Stena fast-tracks new freight-only service amid UK travel chaos

Ferry company introduces new vessel on its Rosslare and Cherbourg route

The Stena Foreteller    will offer an additional 3,000 lane metres of freight capacity per trip and can accommodate both accompanied and unaccompanied traffic.

The Stena Foreteller will offer an additional 3,000 lane metres of freight capacity per trip and can accommodate both accompanied and unaccompanied traffic.

 

Ferry operator Stena is to fast-track the addition of a new vessel on its Rosslare and Cherbourg route in a bid to ease the backlog in freight deliveries triggered by the UK travel ban.

The new freight-only craft, the Stena Foreteller, has been moved into position early and will commence sailings from Rosslare tomorrow, the company said.

The vessel, which was originally scheduled to begin sailing on January 4th, will double the company’s freight capacity on the route and increase the number of weekly sailings from three to six.

Stena said it had witnessed a sharp increase in demand for freigh deliveries and/or direct routes to mainland Europe.

“We could fill our ferries two or three times at the moment,” a spokesman said.

Stena said its new Foreteller craft will offer an additional 3,000 lane metres of freight capacity per trip and can accommodate both accompanied and unaccompanied traffic.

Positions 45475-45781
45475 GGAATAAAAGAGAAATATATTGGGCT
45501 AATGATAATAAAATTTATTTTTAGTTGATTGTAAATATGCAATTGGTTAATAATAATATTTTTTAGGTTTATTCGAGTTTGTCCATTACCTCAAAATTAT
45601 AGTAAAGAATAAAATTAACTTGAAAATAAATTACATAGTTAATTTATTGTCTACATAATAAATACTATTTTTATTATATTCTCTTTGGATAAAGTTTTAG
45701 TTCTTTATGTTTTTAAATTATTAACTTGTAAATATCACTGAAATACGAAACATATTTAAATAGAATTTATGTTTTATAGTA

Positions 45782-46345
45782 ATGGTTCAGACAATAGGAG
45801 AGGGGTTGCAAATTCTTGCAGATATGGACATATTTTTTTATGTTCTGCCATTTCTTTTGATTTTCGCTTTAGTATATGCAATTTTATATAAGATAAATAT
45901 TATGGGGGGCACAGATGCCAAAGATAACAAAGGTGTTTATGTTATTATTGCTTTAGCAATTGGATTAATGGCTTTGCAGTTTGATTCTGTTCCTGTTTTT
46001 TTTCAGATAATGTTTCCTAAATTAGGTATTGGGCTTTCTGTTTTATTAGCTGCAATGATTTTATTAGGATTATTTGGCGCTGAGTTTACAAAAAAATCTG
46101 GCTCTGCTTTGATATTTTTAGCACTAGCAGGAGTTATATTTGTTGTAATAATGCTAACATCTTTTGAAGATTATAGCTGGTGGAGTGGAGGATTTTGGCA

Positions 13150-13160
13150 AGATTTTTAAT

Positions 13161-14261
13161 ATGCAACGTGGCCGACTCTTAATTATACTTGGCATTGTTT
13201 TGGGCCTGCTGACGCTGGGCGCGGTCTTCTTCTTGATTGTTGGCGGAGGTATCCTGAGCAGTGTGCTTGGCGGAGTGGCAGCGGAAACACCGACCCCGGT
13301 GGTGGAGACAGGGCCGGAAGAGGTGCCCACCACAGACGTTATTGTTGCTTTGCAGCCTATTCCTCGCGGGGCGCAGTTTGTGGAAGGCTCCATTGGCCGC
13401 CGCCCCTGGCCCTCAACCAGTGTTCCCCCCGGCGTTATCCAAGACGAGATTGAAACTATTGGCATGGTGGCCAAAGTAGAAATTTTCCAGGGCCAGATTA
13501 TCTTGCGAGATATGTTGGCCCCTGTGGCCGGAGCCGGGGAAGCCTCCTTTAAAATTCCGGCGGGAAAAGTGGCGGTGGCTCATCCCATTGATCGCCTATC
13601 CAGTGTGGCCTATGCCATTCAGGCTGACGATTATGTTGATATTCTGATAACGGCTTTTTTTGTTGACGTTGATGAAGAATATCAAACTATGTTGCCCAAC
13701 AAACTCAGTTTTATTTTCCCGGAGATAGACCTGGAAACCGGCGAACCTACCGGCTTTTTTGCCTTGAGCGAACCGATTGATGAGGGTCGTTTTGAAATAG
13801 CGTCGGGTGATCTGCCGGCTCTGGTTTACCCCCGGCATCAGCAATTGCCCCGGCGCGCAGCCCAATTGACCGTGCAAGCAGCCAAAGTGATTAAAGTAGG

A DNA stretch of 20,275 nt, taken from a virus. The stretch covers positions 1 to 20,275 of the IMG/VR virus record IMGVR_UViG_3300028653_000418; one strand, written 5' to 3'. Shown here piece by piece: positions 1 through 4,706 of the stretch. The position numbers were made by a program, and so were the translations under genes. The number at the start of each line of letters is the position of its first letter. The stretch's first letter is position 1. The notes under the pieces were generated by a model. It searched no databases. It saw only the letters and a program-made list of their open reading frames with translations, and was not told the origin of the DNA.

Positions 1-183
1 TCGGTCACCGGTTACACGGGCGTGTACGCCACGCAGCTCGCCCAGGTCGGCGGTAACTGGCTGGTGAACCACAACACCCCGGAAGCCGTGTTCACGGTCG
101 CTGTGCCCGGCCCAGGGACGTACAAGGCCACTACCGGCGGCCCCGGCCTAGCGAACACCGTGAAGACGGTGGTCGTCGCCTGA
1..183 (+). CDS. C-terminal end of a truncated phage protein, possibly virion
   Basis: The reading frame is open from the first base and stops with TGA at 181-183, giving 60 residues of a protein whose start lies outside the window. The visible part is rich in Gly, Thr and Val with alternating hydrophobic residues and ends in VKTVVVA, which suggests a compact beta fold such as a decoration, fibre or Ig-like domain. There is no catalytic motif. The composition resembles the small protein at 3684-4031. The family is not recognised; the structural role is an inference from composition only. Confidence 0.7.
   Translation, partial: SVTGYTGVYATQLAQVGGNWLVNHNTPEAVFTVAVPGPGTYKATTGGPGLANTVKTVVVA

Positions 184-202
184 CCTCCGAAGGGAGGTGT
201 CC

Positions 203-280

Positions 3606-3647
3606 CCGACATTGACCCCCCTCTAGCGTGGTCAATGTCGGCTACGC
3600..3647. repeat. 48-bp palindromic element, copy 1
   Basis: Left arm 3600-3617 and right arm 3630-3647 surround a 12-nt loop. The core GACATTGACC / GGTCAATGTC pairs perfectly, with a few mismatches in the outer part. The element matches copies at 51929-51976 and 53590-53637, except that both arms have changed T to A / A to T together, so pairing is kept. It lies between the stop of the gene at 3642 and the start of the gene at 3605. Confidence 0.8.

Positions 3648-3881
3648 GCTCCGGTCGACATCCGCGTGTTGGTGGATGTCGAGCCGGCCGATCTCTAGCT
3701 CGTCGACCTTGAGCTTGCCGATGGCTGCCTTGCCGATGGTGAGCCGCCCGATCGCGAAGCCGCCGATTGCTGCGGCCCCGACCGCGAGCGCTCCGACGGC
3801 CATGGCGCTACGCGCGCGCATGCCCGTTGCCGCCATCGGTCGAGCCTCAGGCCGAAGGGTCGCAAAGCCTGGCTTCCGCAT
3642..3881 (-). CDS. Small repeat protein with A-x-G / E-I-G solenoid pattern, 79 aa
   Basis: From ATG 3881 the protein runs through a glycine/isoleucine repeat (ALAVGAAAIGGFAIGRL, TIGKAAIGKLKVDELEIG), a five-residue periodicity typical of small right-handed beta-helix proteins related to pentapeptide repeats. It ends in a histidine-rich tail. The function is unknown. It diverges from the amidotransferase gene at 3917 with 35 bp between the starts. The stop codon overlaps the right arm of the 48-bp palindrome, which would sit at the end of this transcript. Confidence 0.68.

The company is also considering adding a new vessel to its existing North Sea route from Rotterdam in the Netherlands to Harwich in the UK.

This comes as France banned road freight from Britain due to a new Covid-19 strain, creating chaos at ports and huge backlogs of freight deliveries.

Ferry providers had been looking at ways to build additional capacity on routes between Ireland and the continent in case Brexit causes major congestion at UK ports.

The ban on travel in and out of the UK, imposed by several European countries to contain a new coronavirus variant, has compromised the UK “landbridge” route to mainland Europe, which is used by hundreds of Irish businesses to get goods in and out of Europe.

Brittany Ferries said it had no immediate plans to change its fleet deployment.

“The UK ports from which Brittany Ferries operates are currently not congested, but we are currently subject to the same restrictions as elsewhere and are not able to ship driver accompanied freight or passengers on southbound routes from UK to France,” a spokesman said.

Danish operator DFDS, which will operate a new six-times-weekly service between Rosslare and Dunkirk from January 2nd, also indicated it is unlikely to get the vessels in place before the new year.

A spokesman said the new service was designed to coincide with Brexit, which will involve customs checks for road freight passing through the UK and on to Europe.

Irish Farmers’ Association (IFA) president Tim Cullinan said he was very concerned about the impact of border closures on the movement of our agri-food exports to the continent, and on the efficiency of the food supply chain.

“We have normal trade across to the UK. The difficulties relate to the movement of freight which is trying to get across the UK landbridge to the continent,” he said.

“This level of disruption could be very damaging for the movement of stock off farms and the efficient functioning of the supply chain,” he said.